Ping-Pong Pairing Over Git

pingpong

When practicing new programming techniques I am a fan of ping-pong pairing. Ping-pong pairing is a way of pairing with TDD that evenly distributes the amount each programmer spends in front of the keyboard and the amount of test code versus actual code each programmer writes.

The description from the C2 Wiki reads:

Two programmers sit in from of one computer, with one keyboard and one screen.

Ping-pong pairing is great in a learning context because it keeps both programmers in front of the keyboard and it encourages conversation.

But, there are a couple of problems. Keyboards and editors! What if one programmer uses Dvorak and the other Qwerty? Or, one programmer cannot even think of writing another line of code without Das Keyboard while the other prefers an ergonomic keyboard? Or, one programmer uses Vim on OSX and the other Notepad on Windows?

Ping-Pong Pairing Over Git

What if we alter the setup to give each user their own computer, keyboard, screen, rubber duck, or whatever tickles their fancy? It would seem that this isn't paring any more! But, if we place the pair side-by-side and let them communicate over Git, we actually get a very nice flow. There is still only one person typing on the keyboard at a time, but they are typing on their own keyboard.

The pattern above is changed to:

I've tried this pattern on a couple of code retreats and it is actually pretty smooth. To make it even more smooth I implemented a simple command line utility, tapir that allows for simple communication between the two computers and automates the pulling of the new code. It works like this. Each programmer starts a listener on their machine that pulls the code when it receives a message.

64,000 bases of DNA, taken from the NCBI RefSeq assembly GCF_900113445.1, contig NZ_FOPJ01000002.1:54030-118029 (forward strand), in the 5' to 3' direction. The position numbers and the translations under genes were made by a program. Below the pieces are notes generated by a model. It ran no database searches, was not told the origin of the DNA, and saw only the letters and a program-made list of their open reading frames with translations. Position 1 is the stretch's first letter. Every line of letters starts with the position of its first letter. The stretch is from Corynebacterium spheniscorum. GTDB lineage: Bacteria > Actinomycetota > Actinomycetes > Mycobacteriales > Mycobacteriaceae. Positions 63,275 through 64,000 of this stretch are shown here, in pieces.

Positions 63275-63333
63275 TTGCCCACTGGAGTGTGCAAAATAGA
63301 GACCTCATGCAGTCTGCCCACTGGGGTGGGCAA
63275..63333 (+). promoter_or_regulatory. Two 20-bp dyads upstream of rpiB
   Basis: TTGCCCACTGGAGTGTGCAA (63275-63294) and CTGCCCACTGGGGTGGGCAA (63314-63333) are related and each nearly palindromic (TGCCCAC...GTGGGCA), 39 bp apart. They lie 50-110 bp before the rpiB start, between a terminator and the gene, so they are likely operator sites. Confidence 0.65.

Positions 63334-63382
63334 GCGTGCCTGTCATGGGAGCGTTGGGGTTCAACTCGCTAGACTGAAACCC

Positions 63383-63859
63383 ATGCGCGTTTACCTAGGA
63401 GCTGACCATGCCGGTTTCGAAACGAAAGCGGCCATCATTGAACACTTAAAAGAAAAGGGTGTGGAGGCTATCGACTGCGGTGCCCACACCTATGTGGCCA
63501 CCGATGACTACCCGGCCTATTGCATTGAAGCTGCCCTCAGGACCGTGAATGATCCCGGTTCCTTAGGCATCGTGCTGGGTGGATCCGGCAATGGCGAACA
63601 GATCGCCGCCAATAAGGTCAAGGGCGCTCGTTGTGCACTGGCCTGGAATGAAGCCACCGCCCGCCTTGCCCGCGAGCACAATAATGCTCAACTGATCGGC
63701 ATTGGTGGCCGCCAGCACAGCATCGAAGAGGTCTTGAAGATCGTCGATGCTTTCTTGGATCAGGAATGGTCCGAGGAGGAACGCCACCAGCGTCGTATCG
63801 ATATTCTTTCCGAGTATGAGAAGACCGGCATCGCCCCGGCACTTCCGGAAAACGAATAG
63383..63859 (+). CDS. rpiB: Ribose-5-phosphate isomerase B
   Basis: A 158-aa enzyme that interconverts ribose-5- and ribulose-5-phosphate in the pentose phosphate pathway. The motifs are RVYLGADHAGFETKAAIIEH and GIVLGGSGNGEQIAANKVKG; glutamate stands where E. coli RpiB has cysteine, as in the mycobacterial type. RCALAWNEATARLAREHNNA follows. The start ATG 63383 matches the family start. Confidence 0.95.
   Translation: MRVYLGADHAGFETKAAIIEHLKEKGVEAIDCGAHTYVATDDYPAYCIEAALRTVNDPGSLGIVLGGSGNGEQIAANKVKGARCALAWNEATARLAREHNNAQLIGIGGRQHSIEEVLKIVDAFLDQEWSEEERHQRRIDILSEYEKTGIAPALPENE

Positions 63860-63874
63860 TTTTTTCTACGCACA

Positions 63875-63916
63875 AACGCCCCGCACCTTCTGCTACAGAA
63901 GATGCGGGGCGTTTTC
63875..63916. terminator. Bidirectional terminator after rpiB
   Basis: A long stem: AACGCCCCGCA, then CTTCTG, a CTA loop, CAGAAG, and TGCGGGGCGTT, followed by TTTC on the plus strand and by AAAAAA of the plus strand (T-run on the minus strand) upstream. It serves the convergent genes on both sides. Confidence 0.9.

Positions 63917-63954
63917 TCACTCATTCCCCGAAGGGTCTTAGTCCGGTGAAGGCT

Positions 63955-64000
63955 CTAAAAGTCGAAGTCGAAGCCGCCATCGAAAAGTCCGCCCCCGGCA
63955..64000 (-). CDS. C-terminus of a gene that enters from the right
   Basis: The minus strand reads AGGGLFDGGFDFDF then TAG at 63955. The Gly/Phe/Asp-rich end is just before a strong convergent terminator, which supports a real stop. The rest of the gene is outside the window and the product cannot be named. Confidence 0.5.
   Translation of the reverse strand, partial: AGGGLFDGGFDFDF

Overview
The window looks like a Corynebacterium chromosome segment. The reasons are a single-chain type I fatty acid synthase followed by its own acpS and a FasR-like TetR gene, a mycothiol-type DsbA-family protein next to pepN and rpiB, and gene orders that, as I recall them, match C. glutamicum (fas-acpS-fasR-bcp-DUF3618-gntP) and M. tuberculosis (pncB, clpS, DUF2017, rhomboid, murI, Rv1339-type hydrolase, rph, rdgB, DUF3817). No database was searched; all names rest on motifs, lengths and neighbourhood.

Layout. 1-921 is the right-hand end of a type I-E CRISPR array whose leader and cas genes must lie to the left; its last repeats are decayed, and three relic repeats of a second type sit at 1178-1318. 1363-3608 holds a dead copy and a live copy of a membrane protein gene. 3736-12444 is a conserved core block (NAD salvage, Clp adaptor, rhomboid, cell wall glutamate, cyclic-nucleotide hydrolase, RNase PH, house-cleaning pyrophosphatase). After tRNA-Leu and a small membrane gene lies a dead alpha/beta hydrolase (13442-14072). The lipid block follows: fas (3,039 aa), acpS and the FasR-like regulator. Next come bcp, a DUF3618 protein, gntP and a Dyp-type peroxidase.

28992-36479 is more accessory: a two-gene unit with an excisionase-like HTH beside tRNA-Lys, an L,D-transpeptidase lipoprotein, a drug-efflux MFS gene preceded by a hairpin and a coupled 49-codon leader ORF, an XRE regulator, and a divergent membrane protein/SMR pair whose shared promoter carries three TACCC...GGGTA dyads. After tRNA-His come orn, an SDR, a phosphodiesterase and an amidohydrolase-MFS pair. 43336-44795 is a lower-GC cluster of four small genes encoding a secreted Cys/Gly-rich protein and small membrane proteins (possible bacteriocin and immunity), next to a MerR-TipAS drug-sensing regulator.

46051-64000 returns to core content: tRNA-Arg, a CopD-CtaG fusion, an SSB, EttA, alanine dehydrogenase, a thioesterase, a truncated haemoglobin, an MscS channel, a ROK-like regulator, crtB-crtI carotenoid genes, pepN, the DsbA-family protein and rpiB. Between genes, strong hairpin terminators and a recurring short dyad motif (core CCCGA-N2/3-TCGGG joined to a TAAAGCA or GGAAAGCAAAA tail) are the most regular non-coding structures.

Write a simple script to combine git push with a calling tapir mytopic

Now, instead of calling git push, you call ./push and the code is automatically pulled on the other machine, eliminating one step from the loop.

Summary

Ping-pong pairing over Git is nice! If you are interested in trying it out I have a roman numerals kata with setup code for multiple languages, currently: Clojure, ClojureScript, Javascript, Lua, VimScript, Objective-C, PHP, Ruby and C.

Tapir 3

The tapir command line utility is also pretty interesting as it uses ServerSentEvents to communicate over a standard http server, http://tapir-server.herokuapp.com/

Why is the utility called tapir? Because, pingpong and ping-pong were already taken and I like tapirs! :).

4 Comments

  1. It’s an excellent idea and I definitely want to try it!

    One of the good things about pairing is the amount of knowledge that is transferred just by watching the other programmer code. The shorctuts she’s using, the method names she tries, before settling on the right one, etc.

    I’m worried that some of that would be missed with this technique? How did it work in your sessions?

  2. @Andrzej, Since the pairs were sitting side-by-side even though they had their own computers, the sharing worked flawlessly. I didn’t notice any tendency of wandering thoughts. This would of probably be different if the pairs were not sitting side-by-side.

  3. This is exciting. But it would mean that code in the repository could be broken. Or just use another branch while ping-ponging?

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